Motel Glory is known for their ability to blur the lines between southern rock, country, and punk. Whether on the stage at the Royal American, through the aux at a house party, or a cookout on a Sunday afternoon, Motel Glory has the wide-range of anthems to get the job done. With the title of “chaotic rock-and-roll that winks and screams,” the Rock Hill-based band is continuing to offer unique sounds that bend the rules of anything deemed traditional — making the release of their new album Let ’em Live that much more anticipated. “We did the record this time in a huge unfinished basement instead of in a studio, and we weren’t in a rush,” says songwriter Greg Ellis. It’s easy to celebrate their collaborative elements while listening to the dynamic and danceable rhythms floating around their songs. “We are loud and welcoming and it still comes from the heart,” Ellis adds. “We love bringing people a good time.” Motel Glory is bringing their good time to the Royal American on Sept. 20 to celebrate the release of their new album. Don’t miss the opportunity to check out this eclectic band for yourself— your new favorite song could be on Let ’em Live. —Abrie Richison FRIDAY

Fusion-Jam-Jazz | Snarky Puppy
Mon. Sept. 23
8 p.m.
Music Farm

It’s hard to talk about the New York-based musical collective Snarky Puppy without foregrounding their instrumental virtuosity. Sure, this is in part because they are genuinely dazzling musicians, but it’s also because there is little else that sticks to them as their core identity. Grounded in groove-based music and their shared formal jazz training at the University of North Texas, the fluctuating lineup most often sounds like a funk-tinged jam band working through the paces. But they can just as often run down a soul vamp, soar into a rock anthem, or slide down to a sensitively rendered digression, into a vast range of global roots styles. What has built the band’s cultish following, in the end, is a formal elegance that they bring to their infectious, inventive instrumental arrangements. By bringing a chamber music level of precision to an ostensible jam band, they appeal to two different and rarely overlapping set of heads that share a love of the musicians who can play the most notes in the most ways for the longest time. —Kyle Petersen MONDAY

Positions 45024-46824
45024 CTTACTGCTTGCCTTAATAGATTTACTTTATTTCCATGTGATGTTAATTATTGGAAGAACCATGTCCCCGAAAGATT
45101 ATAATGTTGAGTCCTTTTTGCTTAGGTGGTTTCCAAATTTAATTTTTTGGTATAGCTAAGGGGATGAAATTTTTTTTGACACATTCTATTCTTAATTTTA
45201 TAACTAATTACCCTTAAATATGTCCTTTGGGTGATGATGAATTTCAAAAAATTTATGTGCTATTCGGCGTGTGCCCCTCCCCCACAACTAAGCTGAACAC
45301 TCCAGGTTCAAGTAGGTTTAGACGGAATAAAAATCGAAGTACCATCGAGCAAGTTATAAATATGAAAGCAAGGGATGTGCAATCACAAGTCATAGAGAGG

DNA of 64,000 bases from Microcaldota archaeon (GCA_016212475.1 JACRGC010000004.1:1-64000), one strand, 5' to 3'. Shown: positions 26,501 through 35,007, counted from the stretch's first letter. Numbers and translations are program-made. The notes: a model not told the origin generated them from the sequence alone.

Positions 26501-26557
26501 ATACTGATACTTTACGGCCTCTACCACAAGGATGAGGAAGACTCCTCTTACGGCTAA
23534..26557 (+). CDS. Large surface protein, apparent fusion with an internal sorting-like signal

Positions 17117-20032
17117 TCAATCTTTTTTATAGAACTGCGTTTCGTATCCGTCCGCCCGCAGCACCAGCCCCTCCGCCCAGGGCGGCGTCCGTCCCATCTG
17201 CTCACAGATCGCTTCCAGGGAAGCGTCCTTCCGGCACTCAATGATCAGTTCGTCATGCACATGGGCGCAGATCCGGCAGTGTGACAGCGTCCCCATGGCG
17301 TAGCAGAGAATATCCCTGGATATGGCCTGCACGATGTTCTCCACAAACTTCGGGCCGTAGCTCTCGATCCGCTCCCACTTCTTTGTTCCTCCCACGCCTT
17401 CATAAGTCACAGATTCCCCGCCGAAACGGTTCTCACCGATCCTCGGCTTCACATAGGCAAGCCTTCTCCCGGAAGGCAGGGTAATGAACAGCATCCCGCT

Thurs. Sept. 26
10 p.m.
The Commodore

Charleston’s own multi-platinum malcontents are back with a new EP. That’s right: Sexbruise? has descended from their thrones of future-band supremacy with Real Gold, and they waste no time getting down to business. On the opening track, an unstoppable electro-funk monster called “The Weather Channel,” singer Julie “J-Dollar-Sign” Slonecki lets us know that she’s “rainin’ on these hoes like a dick parade.” And it’s off to the races from there. The band serves up three more slices of programmed, pulsing, and perfect dance-pop before peacing out with the auto-tuned title track, a ballad lamenting the fact that the media won’t leave the band alone, and that it’s really hard for them to be so damn rich. “This album is about fame, money, being famous, having money, being rich and being famous,” says drummer John “Bitcoin” Pope, right before J-Dollar-Sign grabs the phone from him during the interview to clarify the point. “Look, this album was co-name-screamed by DJ Khaled, and is already up for several Oscars, so what we’re saying is, you should listen to it so you can feel relevant,” Slonecki says. “We didn’t really need to make this album, since we already have four other platinum albums, but we figured, why not make more money? Everyone knows that artists like ourselves profit enormously from streaming, so we’ve been thinking about buying our third yacht, and then if there’s anything left, donating it to the children.” Slonecki wasn’t super-specific about which children the leftover royalties would be donated to, but this EP is so sick that we’re pretty sure the third yacht has already been paid for. Check out the video for “Party in the 80s.”—Vincent Harris THURSDAY